Caesar, Thou Art Revenged

Julius Caesar, Act V: Scenes 1-5

The finale was not so much a question of what but how.  How would Brutus meet his end?  And would Cassius die along with him?  How might revenge be exacted?  Would Caesar’s ghost play a part?

As we left the story in Act IV, Cassius and Brutus were riding out to meet Antony and Octavius on the field of battle.  Caesar’s ghost had appeared before Brutus — surely not a good sign for him.

In the first scene of Act V, Antony seems surprised that his opponents are willing to face him out in the open.  He and Octavius have an odd quarrel about how to proceed in light of this news; a small detail, perhaps, but telling.

Once Caesar’s central authority is gone, neither side has the benefit of undivided leadership.  Octavius may be much younger than Antony, but he does not back down from stating his opinion or asserting what little authority he has.  This might be seen as foreshadowing the treacherous road ahead for Rome.

Brutus and Cassius meet up with Antony and Octavius at the 50-yard line for the opening coin toss.  It’s clear that whatever issues Antony and Octavius have pale in comparison to the dissension brewing between the conspirators.  When Antony calls them flatterers, Cassius mocks Brutus by saying they wouldn’t be thought of this way had he ruled instead.  It seems all but a foregone conclusion that the wheels are about to come off the cart.

Cassius then reveals to an aid that today is his birthday, and that he’s not enthusiastic about his side’s decision to put all their eggs into one basket.  He confirms his defeatism in a discussion with Brutus in which he says, “If we do lose this battle, then is this the very last time we shall speak together.”  Not exactly leading with confidence.

I ought to be prepared, then, when Cassius commits suicide — not by his own hand, mind, but by asking Pindarus to do the deed for him by stabbing him with a sword that was used to slay Caesar.  This indirect and ignoble death is fitting, as is the norm in most of Shakespeare.  Especially so, in light of how Cassius bases his decision on misinformation from Pindarus, a false report of Titinius’ capture.

It turns out that, in fact, while Cassius’s men had been surrounded and lost the first engagement with Antony, Brutus likewise triumphed over Octavius and the battle brought back to even.  Or it might have been, had Cassius not lost his nerve.

With Cassius gone, it isn’t long before Brutus fails in an attempt to rally the troops, likewise ending his own life by committing suicide by sword.  It’s all rather gruesome and much less than heroic, but just as you might expect based on the morality of the preceding actions.  For while the conspirators considered themselves heroes, they died as cowards… leaving Rome in shambles while doing so.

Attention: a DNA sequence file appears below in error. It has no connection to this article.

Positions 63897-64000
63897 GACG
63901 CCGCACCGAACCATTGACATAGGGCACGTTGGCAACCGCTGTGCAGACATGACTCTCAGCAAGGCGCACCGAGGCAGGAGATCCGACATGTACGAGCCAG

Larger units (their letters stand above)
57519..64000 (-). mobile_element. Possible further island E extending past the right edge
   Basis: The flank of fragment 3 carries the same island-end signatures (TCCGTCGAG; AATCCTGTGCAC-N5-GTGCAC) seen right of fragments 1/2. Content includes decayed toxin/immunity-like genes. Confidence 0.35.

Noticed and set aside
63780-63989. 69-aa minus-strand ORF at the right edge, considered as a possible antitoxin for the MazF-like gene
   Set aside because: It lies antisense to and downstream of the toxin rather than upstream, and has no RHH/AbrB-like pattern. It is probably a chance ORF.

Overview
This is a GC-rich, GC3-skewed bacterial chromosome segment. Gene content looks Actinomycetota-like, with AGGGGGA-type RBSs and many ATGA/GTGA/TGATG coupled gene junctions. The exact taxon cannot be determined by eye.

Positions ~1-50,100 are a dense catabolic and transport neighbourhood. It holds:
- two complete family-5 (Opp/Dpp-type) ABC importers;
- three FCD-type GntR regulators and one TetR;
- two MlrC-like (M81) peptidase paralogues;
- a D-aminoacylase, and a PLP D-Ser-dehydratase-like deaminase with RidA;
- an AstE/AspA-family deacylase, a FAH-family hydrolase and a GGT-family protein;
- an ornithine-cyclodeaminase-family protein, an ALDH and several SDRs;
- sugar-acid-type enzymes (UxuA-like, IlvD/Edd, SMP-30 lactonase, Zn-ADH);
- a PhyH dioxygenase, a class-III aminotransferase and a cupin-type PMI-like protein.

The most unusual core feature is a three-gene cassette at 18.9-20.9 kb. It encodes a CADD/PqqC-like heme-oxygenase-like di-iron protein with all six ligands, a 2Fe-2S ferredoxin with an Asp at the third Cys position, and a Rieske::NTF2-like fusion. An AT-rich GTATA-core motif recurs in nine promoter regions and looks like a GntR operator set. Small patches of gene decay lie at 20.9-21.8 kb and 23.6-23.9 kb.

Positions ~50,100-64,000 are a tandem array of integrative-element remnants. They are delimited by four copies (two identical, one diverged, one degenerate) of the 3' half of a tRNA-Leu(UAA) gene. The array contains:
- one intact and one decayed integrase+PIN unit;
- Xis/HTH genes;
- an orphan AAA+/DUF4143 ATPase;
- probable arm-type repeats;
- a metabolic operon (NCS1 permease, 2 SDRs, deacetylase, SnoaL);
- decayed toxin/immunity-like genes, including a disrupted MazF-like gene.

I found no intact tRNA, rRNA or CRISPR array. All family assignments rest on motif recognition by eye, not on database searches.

I find the final discourse between Antony and Octavius disturbing, however.  It could be because I’ve misread (and not deliberately) the whole play leading up to this.  But when Antony says, “This was the noblest Roman of them all,” I find myself utterly confused.  Brutus might have thought himself thus.  But where is the evidence that Antony held him in such high regard after the murder?

Antony follows: “All the conspirators save only he did that they did in envy of great Caesar.  He only in a general honest thought and common good to all made one of them.  His life was gentle, and the elements so mixed up in him that nature might stand up and say to all the world ‘This was a man.'”

To which Octavius replies: “According to his virtue let us use him, with all respect and rites of burial.”

This being Shakespeare, I don’t know how literally to take these lines; do I have a perspective that Antony and Octavius lack?  Am I supposed to understand that they don’t see Brutus for what he was — or have I got it wrong, and Brutus really was just a dupe who got pulled into treachery that was way over his head?

I know that greater minds have answered these questions, and that answers are out there in secondary sources.  But I’d rather dive into the sequel based on my own limited understanding and see where it goes.  I suspect that Antony will turn out to be far less the leader that Antony was… and that the clues for this have been planted in the way he wanted to alter the will, how he could not command submission from Octavius, and how both of them failed to comprehend the extent of the frustrations among certain factions leading up to Caesar’s assassination.

I don’t think they really “got” Brutus.  And that this is a point that Shakespeare wants to underscore.  Based in no small part on this insinuation (and making it that much worse for me if I interpret it incorrectly), I suspect that things are about to get a lot worse for Rome before they get better — if indeed, it’s not already all downhill from here.


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